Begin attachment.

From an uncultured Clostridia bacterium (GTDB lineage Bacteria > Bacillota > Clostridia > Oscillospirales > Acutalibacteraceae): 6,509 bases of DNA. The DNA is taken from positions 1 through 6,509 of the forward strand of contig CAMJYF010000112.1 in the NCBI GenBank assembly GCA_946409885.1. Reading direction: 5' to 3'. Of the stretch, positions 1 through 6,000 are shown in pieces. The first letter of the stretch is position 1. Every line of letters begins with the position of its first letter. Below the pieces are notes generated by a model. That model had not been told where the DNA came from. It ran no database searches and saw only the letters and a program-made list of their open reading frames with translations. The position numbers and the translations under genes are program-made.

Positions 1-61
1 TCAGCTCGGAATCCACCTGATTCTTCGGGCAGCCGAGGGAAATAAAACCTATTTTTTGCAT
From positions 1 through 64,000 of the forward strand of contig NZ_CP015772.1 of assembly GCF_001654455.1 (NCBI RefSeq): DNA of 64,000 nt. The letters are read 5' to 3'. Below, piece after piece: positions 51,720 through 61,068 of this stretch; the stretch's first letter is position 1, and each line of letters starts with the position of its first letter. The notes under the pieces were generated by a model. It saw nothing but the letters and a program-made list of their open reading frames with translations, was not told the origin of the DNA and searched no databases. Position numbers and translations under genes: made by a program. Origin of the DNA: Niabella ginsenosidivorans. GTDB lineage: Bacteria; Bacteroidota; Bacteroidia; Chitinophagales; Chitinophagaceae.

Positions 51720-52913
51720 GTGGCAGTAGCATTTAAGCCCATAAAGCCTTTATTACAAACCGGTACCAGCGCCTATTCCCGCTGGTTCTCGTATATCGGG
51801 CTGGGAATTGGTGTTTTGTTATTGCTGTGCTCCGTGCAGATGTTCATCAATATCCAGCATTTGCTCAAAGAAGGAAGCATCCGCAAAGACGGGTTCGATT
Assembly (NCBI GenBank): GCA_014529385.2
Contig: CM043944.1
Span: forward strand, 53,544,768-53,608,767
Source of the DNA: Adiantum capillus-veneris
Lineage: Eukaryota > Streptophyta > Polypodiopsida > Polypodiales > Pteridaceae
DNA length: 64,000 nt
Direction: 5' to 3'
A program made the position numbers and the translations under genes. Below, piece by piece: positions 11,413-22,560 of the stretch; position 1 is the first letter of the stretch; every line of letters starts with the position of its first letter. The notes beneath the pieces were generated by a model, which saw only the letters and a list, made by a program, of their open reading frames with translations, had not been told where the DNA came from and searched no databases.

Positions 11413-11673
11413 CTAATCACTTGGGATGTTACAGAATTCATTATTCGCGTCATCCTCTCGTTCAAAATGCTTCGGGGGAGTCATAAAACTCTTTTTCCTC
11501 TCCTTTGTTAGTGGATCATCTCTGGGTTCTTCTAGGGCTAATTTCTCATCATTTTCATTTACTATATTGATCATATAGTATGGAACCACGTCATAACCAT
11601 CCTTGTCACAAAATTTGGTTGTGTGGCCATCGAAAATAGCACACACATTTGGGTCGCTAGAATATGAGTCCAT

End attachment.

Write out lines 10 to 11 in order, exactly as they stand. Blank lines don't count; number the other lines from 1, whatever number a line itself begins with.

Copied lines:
Span: forward strand, 53,544,768-53,608,767
Source of the DNA: Adiantum capillus-veneris